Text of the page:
Savvy CEOs are taking advantage of the slumping commercial real estate market by evaluating whether their space meets their needs while the cost to buy or lease is low.
Commercial real estate prices fell again in the second quarter, showing an 18 percent national decrease compared to the previous quarter, according to Massachusetts Institute of Technology Center for Real Estate’s index. The drop placed the price index 39.2 percent below its 2007 second-quarter peak.
Clearly, the market is experiencing volatility, but opportunities are present.
“If you need to lease space, it’s a wonderful time to be a tenant; I think you can lock in long-term low rates,” says John Carter, executive vice president and principal, Carter. “If you’re a buyer, I think there’s an increasing number of distressed acquisition opportunities, which allow you to buy significantly below replacement cost at prices kind of pre-2000 levels.”
Whether you’re searching for a new property or hoping to reconfigure space for efficiency’s sake, cost savings can be yours. The first course of action is to connect with an experienced commercial real estate broker to weigh your options because there are plenty of them.Debate to buy versus lease
The decision to buy or lease property has less to do with the current state of the market and more to do with each company’s individual circumstances.
Think about your industry, your strategic plan, your company culture and what those will look like five or 10 years from now; then add the amount of capital you have for discretionary spending. Most companies lease to stay adaptable.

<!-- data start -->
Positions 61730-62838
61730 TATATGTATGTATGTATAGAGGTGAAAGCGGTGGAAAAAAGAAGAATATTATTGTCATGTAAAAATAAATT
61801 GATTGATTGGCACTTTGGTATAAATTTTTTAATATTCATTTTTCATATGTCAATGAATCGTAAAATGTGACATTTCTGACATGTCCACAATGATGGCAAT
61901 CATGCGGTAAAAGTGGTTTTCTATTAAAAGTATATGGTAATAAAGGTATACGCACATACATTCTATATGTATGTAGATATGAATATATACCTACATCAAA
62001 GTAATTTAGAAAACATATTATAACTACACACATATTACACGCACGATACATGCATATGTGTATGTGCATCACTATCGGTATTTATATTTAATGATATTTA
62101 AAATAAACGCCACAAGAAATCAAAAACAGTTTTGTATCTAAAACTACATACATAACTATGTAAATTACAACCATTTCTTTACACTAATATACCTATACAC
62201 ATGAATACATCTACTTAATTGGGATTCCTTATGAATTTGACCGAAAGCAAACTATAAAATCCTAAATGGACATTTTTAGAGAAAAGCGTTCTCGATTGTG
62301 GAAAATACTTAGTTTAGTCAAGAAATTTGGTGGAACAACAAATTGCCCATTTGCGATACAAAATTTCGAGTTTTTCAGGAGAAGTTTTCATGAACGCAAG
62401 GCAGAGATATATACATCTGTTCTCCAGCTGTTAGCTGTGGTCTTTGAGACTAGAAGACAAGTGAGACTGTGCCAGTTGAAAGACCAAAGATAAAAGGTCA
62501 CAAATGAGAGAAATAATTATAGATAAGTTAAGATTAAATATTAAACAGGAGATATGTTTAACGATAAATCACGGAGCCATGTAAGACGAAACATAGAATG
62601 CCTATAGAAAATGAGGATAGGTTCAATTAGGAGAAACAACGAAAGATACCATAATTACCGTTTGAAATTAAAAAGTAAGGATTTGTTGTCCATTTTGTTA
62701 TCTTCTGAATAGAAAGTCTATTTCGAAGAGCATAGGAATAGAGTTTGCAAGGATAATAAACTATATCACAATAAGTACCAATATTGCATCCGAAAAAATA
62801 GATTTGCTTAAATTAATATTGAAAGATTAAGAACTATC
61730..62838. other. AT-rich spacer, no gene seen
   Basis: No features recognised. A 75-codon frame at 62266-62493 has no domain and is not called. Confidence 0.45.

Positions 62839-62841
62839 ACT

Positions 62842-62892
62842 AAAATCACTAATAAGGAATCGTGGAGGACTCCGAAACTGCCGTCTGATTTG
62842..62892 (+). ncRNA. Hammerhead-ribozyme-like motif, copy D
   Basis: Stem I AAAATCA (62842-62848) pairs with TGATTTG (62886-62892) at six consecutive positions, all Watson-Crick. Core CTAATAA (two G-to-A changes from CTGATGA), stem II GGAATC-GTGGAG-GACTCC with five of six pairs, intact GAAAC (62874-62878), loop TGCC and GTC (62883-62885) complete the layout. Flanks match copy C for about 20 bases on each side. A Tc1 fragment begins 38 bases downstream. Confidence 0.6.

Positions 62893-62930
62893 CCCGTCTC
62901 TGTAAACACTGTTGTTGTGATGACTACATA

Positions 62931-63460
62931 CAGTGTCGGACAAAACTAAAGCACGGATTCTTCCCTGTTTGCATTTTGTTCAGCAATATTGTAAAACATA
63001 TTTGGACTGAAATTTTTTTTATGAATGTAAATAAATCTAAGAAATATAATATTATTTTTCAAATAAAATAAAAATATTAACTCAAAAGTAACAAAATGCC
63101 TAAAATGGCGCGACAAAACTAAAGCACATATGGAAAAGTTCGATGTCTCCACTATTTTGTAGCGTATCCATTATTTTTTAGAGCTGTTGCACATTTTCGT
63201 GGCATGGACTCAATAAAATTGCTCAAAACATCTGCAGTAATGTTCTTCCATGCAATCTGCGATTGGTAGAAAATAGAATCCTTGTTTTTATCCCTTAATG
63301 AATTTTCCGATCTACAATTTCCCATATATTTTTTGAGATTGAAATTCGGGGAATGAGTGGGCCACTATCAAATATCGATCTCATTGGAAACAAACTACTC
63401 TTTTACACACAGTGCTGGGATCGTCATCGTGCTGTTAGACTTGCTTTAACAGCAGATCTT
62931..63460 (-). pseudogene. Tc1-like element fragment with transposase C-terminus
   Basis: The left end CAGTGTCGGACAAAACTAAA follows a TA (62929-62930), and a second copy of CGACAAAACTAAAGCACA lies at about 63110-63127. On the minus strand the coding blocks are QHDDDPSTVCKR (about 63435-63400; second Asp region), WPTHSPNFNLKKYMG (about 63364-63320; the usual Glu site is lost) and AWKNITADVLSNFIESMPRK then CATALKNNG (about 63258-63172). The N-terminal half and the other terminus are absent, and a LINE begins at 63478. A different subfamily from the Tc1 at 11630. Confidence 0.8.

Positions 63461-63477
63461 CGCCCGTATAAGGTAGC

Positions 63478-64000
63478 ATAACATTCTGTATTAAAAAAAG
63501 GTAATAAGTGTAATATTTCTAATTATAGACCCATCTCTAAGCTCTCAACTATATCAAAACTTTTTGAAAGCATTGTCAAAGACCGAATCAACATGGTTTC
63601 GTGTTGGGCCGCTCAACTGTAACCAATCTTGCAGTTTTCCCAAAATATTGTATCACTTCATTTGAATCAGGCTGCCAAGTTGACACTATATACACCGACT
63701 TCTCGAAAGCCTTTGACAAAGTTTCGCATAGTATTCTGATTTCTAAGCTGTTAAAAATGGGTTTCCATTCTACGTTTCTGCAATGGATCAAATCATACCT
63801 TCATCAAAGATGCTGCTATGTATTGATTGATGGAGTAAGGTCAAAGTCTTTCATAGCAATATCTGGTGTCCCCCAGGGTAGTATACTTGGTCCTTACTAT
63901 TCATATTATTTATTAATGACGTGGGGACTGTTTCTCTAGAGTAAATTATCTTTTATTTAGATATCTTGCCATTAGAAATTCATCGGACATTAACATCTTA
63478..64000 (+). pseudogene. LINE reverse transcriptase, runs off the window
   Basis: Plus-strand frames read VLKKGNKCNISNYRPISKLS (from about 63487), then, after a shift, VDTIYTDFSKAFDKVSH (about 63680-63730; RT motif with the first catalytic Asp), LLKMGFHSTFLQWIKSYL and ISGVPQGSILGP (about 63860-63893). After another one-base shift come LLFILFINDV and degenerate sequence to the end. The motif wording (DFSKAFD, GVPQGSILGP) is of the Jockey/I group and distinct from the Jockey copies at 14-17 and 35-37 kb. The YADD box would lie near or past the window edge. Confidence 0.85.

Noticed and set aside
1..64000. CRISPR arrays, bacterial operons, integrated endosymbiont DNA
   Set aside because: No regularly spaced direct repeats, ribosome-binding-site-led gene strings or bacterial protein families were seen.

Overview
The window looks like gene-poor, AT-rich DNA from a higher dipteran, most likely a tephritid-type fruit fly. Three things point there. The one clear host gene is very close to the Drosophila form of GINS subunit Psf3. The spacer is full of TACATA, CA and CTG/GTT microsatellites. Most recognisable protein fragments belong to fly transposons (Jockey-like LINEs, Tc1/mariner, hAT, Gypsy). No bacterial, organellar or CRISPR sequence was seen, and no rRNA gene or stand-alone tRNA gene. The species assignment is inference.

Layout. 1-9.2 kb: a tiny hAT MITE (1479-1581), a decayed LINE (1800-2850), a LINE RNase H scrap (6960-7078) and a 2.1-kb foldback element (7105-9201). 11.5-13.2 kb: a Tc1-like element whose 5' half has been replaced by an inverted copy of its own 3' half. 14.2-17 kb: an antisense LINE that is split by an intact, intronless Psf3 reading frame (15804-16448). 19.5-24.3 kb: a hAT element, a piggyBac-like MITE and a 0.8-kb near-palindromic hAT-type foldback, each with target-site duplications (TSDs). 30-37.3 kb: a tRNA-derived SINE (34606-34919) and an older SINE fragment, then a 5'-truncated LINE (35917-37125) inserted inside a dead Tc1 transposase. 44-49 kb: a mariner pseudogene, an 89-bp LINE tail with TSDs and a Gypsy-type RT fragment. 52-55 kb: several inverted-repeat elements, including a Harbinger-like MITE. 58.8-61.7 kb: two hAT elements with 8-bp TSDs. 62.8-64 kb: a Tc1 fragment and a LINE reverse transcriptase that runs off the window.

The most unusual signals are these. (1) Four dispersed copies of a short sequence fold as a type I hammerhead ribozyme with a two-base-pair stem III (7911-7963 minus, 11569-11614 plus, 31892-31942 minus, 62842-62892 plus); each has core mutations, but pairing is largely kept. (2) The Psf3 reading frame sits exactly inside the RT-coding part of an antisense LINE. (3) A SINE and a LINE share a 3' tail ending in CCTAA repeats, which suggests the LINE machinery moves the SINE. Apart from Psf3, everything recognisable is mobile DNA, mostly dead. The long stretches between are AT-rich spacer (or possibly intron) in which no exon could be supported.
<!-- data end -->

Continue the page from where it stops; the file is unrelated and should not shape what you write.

One of the bigger challenges facing the market today is that the capital markets are at a standstill, leaving few lending opportunities. The loan-to-value ratio has changed dramatically. Once, you were putting 10 percent to 30 percent down for a loan; today, it might be as much as 50 percent.
“I think the biggest challenge out there right now is financing,” says John Burpee, chairman and lead apartment broker of NAI Tampa Bay. “Lenders have just crawled into a hole somewhere, and we can’t find them.”
It’s important to work with your broker to analyze your options and ensure the best deal, especially because prices and volatility vary by market and even within markets. Renting sublease space may even be the way to go because it’s cheap, but be sure to investigate the leaser’s financial standing before signing anything.
No matter what your decision, you’ll more than likely see savings because sales prices have fallen and landlords are becoming more and more creative with incentives to retain and attract tenants.Renegotiate your lease
If your lease has been tucked away, dust it off and read the fine print. Renegotiating your lease can lead to immediate savings and even allow you to get better use out of your space. Again, the returns may vary based on your landlord’s willingness to bargain, but your market insight can be used as leverage.
Before you go to your landlord, there are a few questions to ask yourself. First, how much time do you have left on your lease?
“Five years is difficult; two years is easy,” Carter says. “What happens is if it’s five years away, landlords will think the market will turn before then, and it’s really kind of a long way away.”
Second, how much time do you commit? If you discuss the popular blend-and-extend deal, where you sign a lease extension in exchange for reduced rent, you have to think about whether the space will continue to meet your needs for that length of time.